Using Environmental DNA to detect invasive species

Along the east coast of Lake Ontario researchers are using a unique tool to detect invasive fish species long before they cause environmental harm.
Known as environmental DNA or (eDNA) this technique uses a process of extracting microscopic DNA cells from water samples, amplifying them and comparing them to known DNA of invasive fish from other parts of the world. This process can detect as little as (one cell) from the target species and the earlier an invasive species can be detected, the more prepared conservationists and stakeholders can be to address them.
According to Rob Williams of the SLELO PRISM “using DNA from aquatic environments constitutes early detection at the molecular level – its gives us a strategic advantage in dealing with an invasive species before the damage occurs”.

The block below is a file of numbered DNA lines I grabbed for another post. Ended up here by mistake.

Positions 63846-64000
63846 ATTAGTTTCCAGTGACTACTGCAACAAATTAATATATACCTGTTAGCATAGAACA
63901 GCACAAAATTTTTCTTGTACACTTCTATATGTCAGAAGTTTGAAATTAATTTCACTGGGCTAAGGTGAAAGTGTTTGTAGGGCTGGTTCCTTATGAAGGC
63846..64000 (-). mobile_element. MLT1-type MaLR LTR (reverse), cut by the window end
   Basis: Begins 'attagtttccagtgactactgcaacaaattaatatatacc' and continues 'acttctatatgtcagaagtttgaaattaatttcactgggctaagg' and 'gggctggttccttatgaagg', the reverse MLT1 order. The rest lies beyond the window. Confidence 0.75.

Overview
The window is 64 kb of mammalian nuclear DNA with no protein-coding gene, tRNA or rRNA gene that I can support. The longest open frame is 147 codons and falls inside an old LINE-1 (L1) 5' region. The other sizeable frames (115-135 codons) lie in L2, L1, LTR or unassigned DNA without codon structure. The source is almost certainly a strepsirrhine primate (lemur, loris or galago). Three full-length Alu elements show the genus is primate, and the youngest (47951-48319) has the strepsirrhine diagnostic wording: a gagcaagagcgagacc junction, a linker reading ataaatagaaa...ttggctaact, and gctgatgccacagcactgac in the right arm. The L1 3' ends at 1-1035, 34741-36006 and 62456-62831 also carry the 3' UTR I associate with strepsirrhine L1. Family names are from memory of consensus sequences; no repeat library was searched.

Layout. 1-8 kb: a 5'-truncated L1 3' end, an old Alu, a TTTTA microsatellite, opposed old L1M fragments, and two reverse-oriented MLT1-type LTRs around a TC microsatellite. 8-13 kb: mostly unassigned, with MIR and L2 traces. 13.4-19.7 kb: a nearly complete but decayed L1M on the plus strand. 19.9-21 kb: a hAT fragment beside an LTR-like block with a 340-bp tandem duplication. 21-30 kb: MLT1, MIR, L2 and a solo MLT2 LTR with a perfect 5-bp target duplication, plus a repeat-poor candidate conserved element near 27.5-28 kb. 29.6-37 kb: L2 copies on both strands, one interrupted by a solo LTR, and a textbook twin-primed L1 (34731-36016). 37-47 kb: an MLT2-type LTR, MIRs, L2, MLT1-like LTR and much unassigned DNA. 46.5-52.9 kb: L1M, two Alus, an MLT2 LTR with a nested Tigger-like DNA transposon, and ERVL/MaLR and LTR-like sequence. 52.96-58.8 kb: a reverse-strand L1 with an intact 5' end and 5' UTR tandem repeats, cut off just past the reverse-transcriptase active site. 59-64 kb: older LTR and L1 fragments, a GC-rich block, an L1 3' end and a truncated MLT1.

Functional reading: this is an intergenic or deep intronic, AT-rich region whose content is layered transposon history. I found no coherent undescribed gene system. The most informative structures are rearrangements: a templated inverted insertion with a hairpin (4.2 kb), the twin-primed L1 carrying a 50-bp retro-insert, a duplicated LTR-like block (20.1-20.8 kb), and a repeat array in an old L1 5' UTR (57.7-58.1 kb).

Researchers from the SLELO PRISM (St. Lawrence Eastern Lake Ontario Partnership for Regional Invasive Species Management) and Cornell University recently collected numerous water samples from Eastern Lake Ontario tributaries and analyzed them for DNA of select invasive species including two native species.
 Of the six invasive species researched only one, the Round Goby, was present in all samples tested. Native species were also found in most samples which included Rock Bass and Cisco with the latter still being analyzed.
Williams also stated “invasive species cause damage to our ecosystems very rapidly, early detection is key and eDNA is an excellent tool to help us protect our Great Lakes and inland waterways”.